When you’re considering what college to attend, one qualification will always come up: graduation rate. Graduation rate refers to the time in which a student enters and then completes a degree at a 4-year college or university, usually expressed as a percentage: X% of enrolled students complete their degree in four years. We can find these rates listed on many national rankings, and we may think the interpretation is fairly simple; a high number is good, a low number is bad.
Well, that’s tricky. First calculated in the mid-90’s, graduation rate keeps record of full-time, first-time students who start in the fall and graduate 4 years later. All transfer student are excluded, whether transferring out to complete at another college, or transferring in to complete their degree. So, people who eventually do complete a degree, maybe even on time, don’t count. Because of that and other issues, graduation rate is sometimes disputed, so it’s worth knowing what it means when you’re deciding which college is the best value for you.
College Graduation Rates as a Measure of Accountability and Transparency
First off, we want to trust an institution to deliver. If graduation rates are low, that can tell us something about the school: it may mean students do not get the academic support they need to succeed, that they are disappointed by the faculty or staff, or that they find life at the school unaffordable. Note the “may” – a low graduation rate doesn’t necessarily mean any of those things, but it might be an indication of trouble.
And that may give pause to a prospective student. Extended enrollment is costly, so the best course is to finish on time. You might look at data and see clearly that a school scores a 60% graduation rate. If, for some reason, you’re one of the 40% who needs an extra year or two, that may be an additional $8,655 per year (based on 2014 four-year public college rates) just in tuition! That’s a big hit to your wallet.
Graduation Rate as a Measure of Quality
But does a higher graduation rate make you, as an individual, more likely to finish on time? Maybe. Jeff Selingo, in the Chronicle of Higher Education, suggests there may be “peer effects” such that “being around other students who want to finish college makes a significant difference.” Positive peer pressure, in other words – a high graduation rate may mean an environment in which graduating is highly valued and encouraged.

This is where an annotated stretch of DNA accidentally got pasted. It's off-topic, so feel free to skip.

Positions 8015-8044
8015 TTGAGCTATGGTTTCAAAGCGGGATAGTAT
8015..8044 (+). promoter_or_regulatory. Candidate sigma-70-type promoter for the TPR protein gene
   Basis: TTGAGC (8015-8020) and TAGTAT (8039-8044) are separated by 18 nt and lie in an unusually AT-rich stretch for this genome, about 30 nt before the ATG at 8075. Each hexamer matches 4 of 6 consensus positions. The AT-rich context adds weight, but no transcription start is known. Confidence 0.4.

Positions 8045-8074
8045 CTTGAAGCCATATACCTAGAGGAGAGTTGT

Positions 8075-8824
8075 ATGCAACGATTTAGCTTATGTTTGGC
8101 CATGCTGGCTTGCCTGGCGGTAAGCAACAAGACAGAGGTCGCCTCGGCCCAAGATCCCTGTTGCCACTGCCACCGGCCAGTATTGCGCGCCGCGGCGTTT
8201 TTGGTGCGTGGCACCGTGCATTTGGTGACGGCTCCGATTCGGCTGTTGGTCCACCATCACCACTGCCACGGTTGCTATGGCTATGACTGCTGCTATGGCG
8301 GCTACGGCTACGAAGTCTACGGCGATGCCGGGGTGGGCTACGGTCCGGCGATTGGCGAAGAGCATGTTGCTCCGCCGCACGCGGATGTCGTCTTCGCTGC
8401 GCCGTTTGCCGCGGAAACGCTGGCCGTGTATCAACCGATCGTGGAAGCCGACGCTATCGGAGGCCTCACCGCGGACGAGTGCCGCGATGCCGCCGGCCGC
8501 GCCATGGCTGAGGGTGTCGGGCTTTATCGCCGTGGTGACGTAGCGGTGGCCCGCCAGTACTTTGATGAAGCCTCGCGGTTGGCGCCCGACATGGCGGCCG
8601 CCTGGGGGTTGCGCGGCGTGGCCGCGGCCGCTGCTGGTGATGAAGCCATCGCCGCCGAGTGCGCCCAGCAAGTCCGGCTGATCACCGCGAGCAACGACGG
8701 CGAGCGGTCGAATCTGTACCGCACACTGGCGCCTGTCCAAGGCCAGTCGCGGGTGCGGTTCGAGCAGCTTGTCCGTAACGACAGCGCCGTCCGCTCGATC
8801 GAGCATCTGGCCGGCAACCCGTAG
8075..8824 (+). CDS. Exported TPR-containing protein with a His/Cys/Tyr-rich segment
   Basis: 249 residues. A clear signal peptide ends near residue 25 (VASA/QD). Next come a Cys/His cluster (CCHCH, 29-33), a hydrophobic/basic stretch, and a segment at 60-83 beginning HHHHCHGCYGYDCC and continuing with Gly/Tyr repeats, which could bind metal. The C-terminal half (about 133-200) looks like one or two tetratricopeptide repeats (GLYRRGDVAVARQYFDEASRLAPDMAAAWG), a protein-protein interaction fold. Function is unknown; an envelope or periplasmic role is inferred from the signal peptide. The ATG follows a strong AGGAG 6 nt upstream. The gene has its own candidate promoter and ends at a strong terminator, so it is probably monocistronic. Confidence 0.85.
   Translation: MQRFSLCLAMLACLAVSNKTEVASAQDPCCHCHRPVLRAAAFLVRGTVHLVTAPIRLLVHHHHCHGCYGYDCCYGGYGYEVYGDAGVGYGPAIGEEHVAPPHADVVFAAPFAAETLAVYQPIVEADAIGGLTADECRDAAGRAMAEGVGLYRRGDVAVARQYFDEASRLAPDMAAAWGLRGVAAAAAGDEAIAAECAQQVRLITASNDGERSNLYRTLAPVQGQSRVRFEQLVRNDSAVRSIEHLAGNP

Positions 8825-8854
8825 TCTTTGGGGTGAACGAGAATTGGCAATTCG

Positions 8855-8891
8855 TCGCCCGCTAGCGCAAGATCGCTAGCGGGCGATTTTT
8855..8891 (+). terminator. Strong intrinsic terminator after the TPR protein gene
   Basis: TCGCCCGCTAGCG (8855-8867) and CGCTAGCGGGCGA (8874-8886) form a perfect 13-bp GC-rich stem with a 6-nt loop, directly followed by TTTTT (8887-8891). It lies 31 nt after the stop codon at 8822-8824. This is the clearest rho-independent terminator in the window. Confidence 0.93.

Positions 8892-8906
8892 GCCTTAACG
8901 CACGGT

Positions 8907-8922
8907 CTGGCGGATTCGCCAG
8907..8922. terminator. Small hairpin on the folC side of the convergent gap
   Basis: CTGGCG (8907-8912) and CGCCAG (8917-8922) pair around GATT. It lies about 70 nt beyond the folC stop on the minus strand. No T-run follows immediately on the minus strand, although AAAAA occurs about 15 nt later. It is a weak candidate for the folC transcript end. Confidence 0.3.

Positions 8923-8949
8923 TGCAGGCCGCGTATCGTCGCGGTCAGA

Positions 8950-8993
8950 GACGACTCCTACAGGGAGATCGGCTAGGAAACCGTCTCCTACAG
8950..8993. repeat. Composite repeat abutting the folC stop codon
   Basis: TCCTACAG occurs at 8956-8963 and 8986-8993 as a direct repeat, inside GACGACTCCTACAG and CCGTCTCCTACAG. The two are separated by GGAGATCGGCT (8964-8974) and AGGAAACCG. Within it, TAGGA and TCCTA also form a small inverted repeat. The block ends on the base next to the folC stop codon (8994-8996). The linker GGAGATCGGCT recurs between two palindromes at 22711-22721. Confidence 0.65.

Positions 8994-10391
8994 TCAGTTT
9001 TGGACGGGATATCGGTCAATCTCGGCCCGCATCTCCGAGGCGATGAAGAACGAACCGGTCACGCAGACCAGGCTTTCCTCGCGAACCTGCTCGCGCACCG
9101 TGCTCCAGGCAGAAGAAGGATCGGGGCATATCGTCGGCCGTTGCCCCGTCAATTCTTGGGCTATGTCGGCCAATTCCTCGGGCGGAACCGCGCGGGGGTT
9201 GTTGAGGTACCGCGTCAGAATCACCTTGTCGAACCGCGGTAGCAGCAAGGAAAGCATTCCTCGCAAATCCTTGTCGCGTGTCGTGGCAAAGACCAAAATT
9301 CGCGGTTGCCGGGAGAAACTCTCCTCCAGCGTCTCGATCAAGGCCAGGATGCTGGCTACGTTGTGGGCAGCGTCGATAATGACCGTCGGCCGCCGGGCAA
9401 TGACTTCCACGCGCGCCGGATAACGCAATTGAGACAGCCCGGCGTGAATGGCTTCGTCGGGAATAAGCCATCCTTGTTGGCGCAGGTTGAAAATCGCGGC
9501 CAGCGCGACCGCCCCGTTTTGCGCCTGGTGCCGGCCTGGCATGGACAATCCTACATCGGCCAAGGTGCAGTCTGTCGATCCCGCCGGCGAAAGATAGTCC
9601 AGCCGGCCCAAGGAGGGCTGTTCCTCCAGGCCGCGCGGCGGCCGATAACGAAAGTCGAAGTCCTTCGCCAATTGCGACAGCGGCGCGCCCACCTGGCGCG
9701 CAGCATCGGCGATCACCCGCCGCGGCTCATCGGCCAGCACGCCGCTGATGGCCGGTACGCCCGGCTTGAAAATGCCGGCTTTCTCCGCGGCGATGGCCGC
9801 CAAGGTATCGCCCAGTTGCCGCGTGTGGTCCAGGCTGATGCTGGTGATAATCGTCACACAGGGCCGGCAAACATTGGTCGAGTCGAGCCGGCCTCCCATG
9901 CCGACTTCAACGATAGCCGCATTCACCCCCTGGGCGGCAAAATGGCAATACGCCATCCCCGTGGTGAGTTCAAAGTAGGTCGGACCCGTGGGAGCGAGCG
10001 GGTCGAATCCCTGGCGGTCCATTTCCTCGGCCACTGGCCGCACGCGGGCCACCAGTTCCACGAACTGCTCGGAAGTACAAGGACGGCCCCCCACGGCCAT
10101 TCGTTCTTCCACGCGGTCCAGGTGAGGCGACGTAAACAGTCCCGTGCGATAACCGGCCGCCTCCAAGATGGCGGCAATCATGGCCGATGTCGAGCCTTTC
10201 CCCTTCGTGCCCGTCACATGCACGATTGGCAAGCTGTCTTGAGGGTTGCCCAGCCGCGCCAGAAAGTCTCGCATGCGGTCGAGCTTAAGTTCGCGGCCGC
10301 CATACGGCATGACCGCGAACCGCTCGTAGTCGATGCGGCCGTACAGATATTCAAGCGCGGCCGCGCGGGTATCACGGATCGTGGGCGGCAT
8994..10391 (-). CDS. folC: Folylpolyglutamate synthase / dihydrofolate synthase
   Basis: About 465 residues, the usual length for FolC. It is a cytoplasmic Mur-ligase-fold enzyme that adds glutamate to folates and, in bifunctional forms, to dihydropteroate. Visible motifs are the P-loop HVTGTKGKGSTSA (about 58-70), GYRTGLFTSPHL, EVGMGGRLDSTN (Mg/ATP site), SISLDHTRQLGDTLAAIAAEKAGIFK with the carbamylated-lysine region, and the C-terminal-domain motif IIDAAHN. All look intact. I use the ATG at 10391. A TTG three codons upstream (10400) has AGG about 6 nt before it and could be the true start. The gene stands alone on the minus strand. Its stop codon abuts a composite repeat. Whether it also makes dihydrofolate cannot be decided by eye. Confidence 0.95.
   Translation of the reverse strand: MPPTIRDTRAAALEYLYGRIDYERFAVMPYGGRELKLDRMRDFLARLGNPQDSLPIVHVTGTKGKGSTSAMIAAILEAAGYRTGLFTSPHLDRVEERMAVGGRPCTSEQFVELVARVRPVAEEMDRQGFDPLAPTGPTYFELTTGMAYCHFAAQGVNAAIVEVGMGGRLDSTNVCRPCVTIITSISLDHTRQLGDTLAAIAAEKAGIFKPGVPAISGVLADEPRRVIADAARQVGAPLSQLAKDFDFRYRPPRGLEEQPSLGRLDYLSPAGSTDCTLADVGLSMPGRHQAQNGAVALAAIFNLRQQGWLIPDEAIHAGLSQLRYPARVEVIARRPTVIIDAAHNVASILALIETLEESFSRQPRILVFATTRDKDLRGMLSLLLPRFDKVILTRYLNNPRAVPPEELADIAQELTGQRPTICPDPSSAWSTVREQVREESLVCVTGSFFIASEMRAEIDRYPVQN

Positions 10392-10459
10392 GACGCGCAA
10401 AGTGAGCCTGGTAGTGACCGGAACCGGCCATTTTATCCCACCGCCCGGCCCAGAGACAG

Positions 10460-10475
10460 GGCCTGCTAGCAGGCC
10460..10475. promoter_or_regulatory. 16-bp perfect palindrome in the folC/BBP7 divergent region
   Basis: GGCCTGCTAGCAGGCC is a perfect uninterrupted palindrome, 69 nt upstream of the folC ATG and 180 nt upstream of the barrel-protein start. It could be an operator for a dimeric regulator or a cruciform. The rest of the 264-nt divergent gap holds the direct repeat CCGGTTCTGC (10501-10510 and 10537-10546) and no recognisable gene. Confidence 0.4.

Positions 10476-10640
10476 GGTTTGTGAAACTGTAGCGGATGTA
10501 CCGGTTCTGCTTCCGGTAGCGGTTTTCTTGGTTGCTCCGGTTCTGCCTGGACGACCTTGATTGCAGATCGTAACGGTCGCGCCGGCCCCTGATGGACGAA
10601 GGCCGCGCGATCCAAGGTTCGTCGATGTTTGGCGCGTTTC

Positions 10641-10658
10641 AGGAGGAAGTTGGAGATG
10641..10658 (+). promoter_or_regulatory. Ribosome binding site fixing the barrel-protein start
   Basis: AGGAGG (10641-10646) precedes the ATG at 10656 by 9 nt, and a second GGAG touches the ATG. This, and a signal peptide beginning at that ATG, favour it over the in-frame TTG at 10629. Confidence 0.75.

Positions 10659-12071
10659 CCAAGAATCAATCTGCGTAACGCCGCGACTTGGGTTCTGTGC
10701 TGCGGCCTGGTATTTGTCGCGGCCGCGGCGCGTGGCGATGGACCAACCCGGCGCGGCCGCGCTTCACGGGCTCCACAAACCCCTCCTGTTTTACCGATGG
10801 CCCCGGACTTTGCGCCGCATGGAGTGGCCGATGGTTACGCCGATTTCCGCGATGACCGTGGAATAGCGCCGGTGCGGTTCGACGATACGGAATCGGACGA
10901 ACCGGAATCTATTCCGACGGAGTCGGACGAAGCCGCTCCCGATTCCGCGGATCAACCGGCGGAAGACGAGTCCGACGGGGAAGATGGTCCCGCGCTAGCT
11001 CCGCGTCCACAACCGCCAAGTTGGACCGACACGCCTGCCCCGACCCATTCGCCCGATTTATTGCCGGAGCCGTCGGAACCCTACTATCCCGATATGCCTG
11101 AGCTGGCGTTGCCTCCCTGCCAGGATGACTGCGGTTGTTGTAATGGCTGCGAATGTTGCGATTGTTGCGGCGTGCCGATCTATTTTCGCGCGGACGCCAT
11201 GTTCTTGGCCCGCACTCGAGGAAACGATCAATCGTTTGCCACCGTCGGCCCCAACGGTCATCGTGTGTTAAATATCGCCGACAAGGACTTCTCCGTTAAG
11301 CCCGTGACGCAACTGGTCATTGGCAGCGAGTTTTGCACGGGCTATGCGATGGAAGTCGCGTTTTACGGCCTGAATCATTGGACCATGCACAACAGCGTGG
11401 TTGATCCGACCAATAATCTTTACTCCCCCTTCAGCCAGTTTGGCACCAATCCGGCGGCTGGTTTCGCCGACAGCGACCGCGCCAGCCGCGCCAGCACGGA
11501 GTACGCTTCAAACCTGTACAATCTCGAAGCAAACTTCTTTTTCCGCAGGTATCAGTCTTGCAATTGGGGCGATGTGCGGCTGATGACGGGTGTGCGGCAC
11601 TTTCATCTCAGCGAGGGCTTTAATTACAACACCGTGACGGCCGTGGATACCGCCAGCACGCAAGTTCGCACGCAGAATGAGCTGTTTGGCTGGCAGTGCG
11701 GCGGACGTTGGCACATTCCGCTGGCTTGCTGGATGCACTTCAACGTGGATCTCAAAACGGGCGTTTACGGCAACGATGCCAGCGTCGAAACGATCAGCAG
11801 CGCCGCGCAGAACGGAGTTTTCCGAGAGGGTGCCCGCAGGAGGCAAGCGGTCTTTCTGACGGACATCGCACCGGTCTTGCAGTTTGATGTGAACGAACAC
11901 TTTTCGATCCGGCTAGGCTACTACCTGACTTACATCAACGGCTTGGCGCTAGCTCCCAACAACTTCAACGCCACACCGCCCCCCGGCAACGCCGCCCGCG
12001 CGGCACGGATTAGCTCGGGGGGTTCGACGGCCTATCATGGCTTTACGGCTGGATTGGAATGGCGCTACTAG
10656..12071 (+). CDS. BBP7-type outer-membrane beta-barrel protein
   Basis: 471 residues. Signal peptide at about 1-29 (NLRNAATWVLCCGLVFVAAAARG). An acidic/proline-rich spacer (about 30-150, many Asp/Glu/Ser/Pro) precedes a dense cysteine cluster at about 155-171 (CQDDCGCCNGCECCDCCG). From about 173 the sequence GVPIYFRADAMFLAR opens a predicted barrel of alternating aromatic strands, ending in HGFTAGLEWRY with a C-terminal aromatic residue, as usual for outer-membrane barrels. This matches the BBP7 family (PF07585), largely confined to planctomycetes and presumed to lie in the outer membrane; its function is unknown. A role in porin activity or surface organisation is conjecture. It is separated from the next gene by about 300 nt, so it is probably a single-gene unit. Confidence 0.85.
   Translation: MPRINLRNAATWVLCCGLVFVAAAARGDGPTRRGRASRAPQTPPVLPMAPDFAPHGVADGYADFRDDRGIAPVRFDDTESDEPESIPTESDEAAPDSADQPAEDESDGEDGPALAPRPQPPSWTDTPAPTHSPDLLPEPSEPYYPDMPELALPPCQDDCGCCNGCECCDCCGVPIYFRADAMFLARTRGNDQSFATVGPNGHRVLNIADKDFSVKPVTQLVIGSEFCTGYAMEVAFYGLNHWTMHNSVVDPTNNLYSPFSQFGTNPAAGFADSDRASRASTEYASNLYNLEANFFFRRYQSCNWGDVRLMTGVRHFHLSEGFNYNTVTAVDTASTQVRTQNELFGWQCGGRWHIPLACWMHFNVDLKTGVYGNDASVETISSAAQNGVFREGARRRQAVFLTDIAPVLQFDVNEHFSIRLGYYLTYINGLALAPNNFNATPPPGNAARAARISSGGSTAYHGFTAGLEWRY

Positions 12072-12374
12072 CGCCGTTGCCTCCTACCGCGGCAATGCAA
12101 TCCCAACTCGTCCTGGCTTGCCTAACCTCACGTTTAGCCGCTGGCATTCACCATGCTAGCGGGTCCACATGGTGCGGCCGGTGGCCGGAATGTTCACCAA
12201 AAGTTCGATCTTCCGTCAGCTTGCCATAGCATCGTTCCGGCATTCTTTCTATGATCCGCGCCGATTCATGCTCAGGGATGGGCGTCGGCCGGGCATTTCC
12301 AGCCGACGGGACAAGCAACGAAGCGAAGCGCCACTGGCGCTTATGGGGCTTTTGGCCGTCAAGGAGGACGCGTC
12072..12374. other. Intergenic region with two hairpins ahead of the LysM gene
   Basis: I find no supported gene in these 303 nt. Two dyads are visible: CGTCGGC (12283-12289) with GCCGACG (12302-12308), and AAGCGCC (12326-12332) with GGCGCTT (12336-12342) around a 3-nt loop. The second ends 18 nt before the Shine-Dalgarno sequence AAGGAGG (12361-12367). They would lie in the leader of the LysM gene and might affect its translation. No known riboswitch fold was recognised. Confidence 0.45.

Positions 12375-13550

On the other hand, many schools with the highest graduation rates are also the colleges with the most selective, elite standards. They only accept exceptional, high-performing students, so understandably, more of those students graduate. It doesn’t mean the college is better per se; it just means those students were going to graduate at any college, because they were driven anyway.
Graduation Rate is Flawed but Helpful
The numbers for graduation rate come from the Integrated Postsecondary Education Data System, which only tracks full-time students beginning as freshmen in the fall and continuing on a traditional, four-year college career. That may have accounted for most students twenty years ago, when IPEDS started keeping track, but times have changed.
Non-traditional students make up a sizable population these days, and conventional graduation rate calculations don’t account for them. What if it takes a student many more years to attain a degree than the criteria set by IPEDS? Well, that lowers graduation rates. What about transfer students? With tuition skyrocketing, many students are choosing to begin in community college and transfer into four-year institutions; they don’t always count (college must have transfer as college mission according to IPEDS). What about older, returning students, who may come into college with old credits, or who can only take courses part-time? Nope, not counted.
Changes in College Graduation Rates Over Time
According to the most current IPEDS data, things are actually looking up for college graduation rates. Between 1996 and 2010, the percentage of freshmen students actually graduating within 4 years went up significantly: only 33.7% of freshmen starting in 1996 graduated in four years, compared to 40.6% of freshmen starting in 2010. Naysayers have speculated that the increase is due to nothing but grade inflation – students passing classes and graduating without actually earning their grades – but higher college graduation rates are also a reflection of changing attitudes toward education. College students today have more support than they did 20 years ago, such as tutoring, accommodations for physical and learning disabilities, and financial advising. In addition, more older students and low-income students are going to college with high motivation and clear career goals – a contrast to the stereotypical wandering college student.